What types of deadlock clauses are used in Shareholder Agreements?
Written on the 22 May 2014 by Gavin Hanrahan
A 'deadlock' occurs when shareholders have a major disagreement or dispute related to the management of a business; where neither shareholder has the majority vote, i.e. if 4 shareholders disagree on an issue and they each hold 25% of the company's shares. To resolve a 'deadlock', shareholders follow a procedure set out within their shareholders' agreement (deadlock clause).
There are numerous procedures that can be employed to resolve a 'deadlock', which is why no two deadlock clauses are the same. Examples of common deadlock clause types include:
1. Russian Roulette Deadlock Clause
This clause entitles one or more shareholders, who agree on a resolution to the issue, to buy the other shareholders shares out at an agreed upon price, but also entitles the other shareholders to buy them out at the same price. If nobody agrees to sell at this price, this clause can escalate to allow counteroffers, until a suitable price is reached. This solution typically forces the exit of a number of shareholders and favours shareholders who are in a stronger financial position.
2. Auction Deadlock Clause
This clause entitles one or more shareholders to "bid" for the other shareholders shares.
3. Arbitration Deadlock Clause
When a disagreement occurs, an independent outside expert is called in to look at the facts. The expert has the power to impose a solution and make a decision. All shareholders will equally share the cost of securing an expert. This clause is most suitable in matters are factual or technical in nature.
4. Chairman Deadlock Clause
This clause entitles one of the shareholders to become the Chairman in the event of a deadlock. The Chairman has the casting vote and has the power to make a decision, effectively negating the concept of joint control. This clause is only suitable when there are more than two shareholders.
5. Liquidation Deadlock Clause
This clause forces liquidation in the event of a deadlock. The shareholders equally share in the costs and expenses of liquidating the business. This solution tends to occur if the issue has been in deadlock for a significant period of time. This clause is only suitable in serious situations whereby the business is on its last legs.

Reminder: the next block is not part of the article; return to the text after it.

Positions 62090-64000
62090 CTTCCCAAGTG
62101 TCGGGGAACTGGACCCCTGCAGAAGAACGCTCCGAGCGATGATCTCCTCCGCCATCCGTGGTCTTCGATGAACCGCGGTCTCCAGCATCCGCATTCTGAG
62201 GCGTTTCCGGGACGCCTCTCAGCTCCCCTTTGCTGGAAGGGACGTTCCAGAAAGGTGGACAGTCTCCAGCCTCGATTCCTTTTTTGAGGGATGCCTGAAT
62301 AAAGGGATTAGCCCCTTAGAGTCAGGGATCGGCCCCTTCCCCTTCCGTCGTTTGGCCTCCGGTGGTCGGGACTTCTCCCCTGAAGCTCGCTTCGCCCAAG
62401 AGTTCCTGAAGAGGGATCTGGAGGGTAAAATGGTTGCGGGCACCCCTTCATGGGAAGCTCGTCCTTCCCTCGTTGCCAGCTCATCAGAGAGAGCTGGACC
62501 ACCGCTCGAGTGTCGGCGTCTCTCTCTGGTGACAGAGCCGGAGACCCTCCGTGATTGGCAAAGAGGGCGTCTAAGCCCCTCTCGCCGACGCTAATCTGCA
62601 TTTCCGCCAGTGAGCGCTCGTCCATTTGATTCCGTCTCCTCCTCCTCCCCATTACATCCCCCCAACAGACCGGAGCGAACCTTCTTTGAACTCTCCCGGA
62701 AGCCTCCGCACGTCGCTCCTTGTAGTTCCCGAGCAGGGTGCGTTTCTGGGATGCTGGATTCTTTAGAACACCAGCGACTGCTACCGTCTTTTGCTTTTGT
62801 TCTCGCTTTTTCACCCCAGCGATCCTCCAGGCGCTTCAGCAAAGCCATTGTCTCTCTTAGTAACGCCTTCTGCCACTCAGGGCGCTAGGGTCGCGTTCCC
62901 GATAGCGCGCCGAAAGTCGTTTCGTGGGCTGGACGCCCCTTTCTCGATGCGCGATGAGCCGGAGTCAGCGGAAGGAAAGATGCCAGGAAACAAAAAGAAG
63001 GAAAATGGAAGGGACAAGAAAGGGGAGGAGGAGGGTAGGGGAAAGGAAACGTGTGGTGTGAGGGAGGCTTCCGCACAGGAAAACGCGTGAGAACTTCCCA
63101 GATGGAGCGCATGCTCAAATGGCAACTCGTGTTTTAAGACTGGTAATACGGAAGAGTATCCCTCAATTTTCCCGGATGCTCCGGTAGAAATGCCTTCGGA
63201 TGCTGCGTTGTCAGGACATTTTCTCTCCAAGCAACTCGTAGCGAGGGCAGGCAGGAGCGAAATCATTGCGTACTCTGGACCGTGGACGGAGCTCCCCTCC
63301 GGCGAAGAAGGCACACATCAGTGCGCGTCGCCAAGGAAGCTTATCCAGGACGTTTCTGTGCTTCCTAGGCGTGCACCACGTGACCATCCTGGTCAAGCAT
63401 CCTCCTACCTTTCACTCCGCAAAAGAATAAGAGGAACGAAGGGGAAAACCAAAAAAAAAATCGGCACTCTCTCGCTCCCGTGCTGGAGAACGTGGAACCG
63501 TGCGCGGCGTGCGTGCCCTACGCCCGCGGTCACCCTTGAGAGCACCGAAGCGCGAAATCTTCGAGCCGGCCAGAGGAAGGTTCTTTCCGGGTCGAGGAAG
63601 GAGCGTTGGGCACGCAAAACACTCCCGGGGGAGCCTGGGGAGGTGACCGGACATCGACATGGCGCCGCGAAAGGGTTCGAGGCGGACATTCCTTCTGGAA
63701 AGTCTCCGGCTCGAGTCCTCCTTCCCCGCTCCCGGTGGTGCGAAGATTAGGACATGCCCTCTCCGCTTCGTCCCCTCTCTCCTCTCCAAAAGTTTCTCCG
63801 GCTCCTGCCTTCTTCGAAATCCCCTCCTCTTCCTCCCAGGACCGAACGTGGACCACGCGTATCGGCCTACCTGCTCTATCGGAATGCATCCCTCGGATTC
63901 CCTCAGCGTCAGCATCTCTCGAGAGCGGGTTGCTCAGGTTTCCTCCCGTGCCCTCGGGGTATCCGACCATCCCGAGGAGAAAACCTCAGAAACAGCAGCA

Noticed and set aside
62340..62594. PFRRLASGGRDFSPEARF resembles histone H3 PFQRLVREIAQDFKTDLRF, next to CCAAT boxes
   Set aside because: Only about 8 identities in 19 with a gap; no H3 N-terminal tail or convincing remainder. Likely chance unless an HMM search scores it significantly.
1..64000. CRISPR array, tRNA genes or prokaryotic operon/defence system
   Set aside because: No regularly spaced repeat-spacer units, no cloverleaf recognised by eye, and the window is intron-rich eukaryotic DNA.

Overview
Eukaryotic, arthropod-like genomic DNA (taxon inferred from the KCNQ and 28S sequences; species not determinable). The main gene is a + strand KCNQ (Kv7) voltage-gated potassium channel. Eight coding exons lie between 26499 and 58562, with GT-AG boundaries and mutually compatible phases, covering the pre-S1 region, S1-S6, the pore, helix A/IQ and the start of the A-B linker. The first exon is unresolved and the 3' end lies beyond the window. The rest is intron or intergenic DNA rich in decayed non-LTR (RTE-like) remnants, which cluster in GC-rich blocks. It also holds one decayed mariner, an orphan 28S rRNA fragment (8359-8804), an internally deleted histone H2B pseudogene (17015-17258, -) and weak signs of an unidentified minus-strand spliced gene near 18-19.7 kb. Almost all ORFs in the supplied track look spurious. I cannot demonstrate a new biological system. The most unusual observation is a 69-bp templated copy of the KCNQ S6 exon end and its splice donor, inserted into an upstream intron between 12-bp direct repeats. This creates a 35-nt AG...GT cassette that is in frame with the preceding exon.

6. Meeting Deadlock Clause
This clause states that all shareholders (or if the shareholders are themselves companies, their Managing Directors) must meet either personally or electronically for an extended meeting in an attempt to resolve the issue and come to an agreement, which is usually achieved through compromise.
7. Mediation Deadlock Clause
This clause is similar to the meeting clause above, but has the additional component of an independent mediator who facilitates and controls the meeting, with the goal of reaching an amicable compromise. Unlike the arbitration clause, the mediator has no power to impose a solution or make a decision. The shareholders share the cost of the mediator.
8. Fairest Deadlock Clause
This clause forces all of the shareholder/s to make a sealed offer to buy the shares of the other shareholder/s. All of the offers made are given to a third party who must decide which offer is the 'fairest'. The fairest offer is the one that must be accepted. This solution typically forces the exit of a number of shareholders and favours shareholders who are in a stronger financial position.
9. 100% Buyout Deadlock Clause
This clause is similar to the chairman clause in that it entitles one of the shareholders to be authorised (for a set period of time) to locate and contract with a buyer for 100% of the company's shares, for the same price per share. If the nominated shareholder fails to secure a buyer, the authority to find a buyer moves to another shareholder. This continues until all shareholders have had a chance to secure a buyer. If no buyer can be found, another solution must be sought.
The clauses listed above are just some of the common solutions to deadlocks. Due to the sheer number of clause types and the complexities involved in choosing the correct one to use for your company, it is recommended that you seek assistance from a legal professional before deciding upon which clause/s to include in your shareholder agreement.
Author: Gavin Hanrahan
About: Gavin Hanrahan is the Managing Partner of Turnbull Hill Lawyers and the Partner-in-Charge of our Business, Commercial & Workplace Team. He advises clients on a broad range of business, workplace and HR issues, ranging from employment contracts to risk management. As one of the leading business lawyers in NSW, Gavin speaks to local business owners every day and understands both the needs and difficulties of launching, managing and growing a business. Our clients appreciate his practical, personal and solutions-orientated approach and his ability to respond to legal issues that are currently impacting businesses all over NSW.Connect via: Twitter Google+ LinkedIn
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